There's a digital instrument display behind the flat-bottomed steering wheel that's nice and clear to read, indicating speed and the real-time energy consumption or recuperation. The 15.6-inch touchscreen is a generous size and has the party-piece function of rotating through 90 degrees at the touch of a button, providing the choice of landscape or portrait orientation. The lack of a wireless connection for smartphone mirroring is made more annoying by the USB ports being difficult to access in the storage area beneath the centre console. A cluster of buttons on the centre console surrounds the stubby crystal-effect drive selector, including two scroll wheels for adjusting volume and switching between driving modes.
Build quality and the materials used throughout are good. The only criticism from a production quality standpoint was a large gap between where the door and dashboard meet.
There may only be two versions of the BYD Seal at launch, but if you're keen on driving and like performance, then the Excellence is the one you'll want. Not so much on account of the all-wheel-drive layout, which does have traction benefits, but for its tremendous 530hp output. Rapid acceleration will enthuse many, but don't let the headline-grabbing performance stats, such as a sub-four-second 0-100km/h time, make you think the Seal is an outright sports car. The Seal can drive with the same docility as your average family EV, too. Stick to the Eco or Normal settings and that performance dials back to a point where the BYD will cruise around in genuine comfort unless you seek out its considerable power.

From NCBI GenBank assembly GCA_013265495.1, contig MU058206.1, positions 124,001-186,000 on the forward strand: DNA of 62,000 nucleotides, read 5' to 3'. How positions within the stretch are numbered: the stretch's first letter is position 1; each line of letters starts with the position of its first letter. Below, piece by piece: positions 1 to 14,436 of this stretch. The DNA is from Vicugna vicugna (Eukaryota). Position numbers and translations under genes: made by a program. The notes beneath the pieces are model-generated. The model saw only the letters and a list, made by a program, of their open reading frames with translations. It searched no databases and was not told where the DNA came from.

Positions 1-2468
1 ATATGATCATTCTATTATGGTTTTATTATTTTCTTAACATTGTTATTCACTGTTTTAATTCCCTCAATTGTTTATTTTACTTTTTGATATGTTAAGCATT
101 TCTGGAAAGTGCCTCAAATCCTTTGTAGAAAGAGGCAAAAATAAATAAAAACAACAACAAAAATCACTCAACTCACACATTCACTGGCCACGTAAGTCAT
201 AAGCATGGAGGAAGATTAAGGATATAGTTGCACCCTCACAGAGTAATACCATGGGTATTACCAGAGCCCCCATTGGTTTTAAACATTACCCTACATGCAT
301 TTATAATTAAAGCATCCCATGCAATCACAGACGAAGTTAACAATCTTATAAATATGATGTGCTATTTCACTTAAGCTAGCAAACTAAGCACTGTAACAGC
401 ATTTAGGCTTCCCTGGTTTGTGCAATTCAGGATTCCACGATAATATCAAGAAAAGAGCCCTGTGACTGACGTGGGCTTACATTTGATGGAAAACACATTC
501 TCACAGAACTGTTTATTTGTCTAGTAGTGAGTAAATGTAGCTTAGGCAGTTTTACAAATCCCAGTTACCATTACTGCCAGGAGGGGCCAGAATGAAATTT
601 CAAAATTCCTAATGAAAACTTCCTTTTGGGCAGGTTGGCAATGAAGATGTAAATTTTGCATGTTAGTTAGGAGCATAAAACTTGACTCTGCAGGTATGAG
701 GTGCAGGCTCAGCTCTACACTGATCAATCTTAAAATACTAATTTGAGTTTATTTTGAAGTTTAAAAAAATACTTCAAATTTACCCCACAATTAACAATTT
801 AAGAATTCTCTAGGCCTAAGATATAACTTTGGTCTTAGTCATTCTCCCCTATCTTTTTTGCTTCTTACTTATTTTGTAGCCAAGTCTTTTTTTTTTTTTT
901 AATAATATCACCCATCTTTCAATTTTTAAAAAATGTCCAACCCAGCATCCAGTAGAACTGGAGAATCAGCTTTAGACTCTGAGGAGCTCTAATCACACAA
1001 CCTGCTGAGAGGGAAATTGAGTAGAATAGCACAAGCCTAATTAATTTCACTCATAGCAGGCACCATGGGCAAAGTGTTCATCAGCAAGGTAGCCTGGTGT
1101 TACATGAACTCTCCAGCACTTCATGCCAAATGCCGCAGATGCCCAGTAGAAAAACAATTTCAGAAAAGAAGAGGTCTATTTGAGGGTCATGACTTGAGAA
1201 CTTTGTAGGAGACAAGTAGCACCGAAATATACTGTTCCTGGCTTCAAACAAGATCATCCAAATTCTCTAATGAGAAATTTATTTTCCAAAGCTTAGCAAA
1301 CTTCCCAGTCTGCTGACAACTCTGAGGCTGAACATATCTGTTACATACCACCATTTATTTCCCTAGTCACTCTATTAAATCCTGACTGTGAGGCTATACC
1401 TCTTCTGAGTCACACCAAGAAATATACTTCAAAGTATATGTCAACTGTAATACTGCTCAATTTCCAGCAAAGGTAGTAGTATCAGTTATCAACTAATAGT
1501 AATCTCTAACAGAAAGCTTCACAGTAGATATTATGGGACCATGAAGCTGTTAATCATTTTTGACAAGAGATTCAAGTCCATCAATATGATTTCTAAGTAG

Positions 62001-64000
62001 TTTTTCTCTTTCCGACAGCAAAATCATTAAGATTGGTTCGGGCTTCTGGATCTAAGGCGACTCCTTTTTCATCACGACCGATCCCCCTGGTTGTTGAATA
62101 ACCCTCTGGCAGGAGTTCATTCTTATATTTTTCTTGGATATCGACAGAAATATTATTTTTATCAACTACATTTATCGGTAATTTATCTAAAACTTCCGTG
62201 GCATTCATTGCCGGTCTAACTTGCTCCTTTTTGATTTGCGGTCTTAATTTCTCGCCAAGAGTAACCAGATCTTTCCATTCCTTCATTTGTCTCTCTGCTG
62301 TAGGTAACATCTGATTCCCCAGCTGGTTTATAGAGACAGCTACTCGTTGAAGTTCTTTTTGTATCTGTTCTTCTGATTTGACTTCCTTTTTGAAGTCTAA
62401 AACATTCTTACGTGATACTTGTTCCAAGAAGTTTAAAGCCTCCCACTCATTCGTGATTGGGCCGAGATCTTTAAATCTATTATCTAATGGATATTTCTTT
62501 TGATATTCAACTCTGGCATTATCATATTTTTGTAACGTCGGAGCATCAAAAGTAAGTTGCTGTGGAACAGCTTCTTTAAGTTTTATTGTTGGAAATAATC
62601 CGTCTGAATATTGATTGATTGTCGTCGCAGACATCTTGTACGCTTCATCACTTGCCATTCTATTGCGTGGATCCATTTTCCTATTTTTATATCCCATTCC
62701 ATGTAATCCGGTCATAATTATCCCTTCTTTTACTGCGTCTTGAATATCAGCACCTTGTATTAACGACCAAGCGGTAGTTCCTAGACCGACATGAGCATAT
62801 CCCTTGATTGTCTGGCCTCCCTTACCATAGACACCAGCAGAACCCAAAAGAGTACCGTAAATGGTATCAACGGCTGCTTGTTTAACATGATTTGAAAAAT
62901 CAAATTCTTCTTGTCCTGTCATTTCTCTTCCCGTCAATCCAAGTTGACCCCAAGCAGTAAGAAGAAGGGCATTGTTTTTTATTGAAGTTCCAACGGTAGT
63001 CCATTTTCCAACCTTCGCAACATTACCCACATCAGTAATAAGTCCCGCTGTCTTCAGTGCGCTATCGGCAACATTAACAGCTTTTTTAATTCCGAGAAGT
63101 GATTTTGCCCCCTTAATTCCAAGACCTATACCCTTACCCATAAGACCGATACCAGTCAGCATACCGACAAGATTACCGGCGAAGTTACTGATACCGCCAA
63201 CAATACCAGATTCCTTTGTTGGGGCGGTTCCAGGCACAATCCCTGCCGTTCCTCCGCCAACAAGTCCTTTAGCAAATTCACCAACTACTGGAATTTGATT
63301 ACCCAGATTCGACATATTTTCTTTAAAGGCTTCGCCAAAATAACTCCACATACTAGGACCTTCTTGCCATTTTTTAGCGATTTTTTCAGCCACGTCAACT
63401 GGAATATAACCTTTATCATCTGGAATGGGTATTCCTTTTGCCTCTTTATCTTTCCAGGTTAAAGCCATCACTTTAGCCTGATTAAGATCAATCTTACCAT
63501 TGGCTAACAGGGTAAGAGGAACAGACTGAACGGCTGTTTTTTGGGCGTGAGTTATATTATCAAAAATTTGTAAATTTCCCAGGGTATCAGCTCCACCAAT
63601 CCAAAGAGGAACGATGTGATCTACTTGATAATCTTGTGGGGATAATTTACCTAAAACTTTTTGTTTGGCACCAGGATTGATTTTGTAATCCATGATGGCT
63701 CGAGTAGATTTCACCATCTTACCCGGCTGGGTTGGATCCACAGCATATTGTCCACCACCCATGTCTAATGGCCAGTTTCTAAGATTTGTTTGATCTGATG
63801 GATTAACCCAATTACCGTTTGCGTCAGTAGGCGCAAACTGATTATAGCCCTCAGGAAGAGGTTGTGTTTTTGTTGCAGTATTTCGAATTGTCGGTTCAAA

In day-to-day driving in traffic the accelerator pedal is easy to modulate and delivers power smoothly and without fuss. There are no novelty futuristic sounds here, though the audible sound below 30km/h to alert pedestrians is just as clear inside the cabin and sounds like a gale blowing through an old window frame. What's more annoying is the overly sensitive alerts and interventions from the driver assistance system that are crucial to securing a high Euro NCAP score these days.
Besides the audible beeping when the car thought it wasn't being driven in the centre of the lane at one stage, it firmly tugged at the steering wheel to correct a situation that didn't need correcting. Furthermore, this occurred on multiple occasions to the point where we manually deactivated the systems, which is not something any driver should have to do with a safety-related item. Hopefully BYD can improve how these systems function with a software update.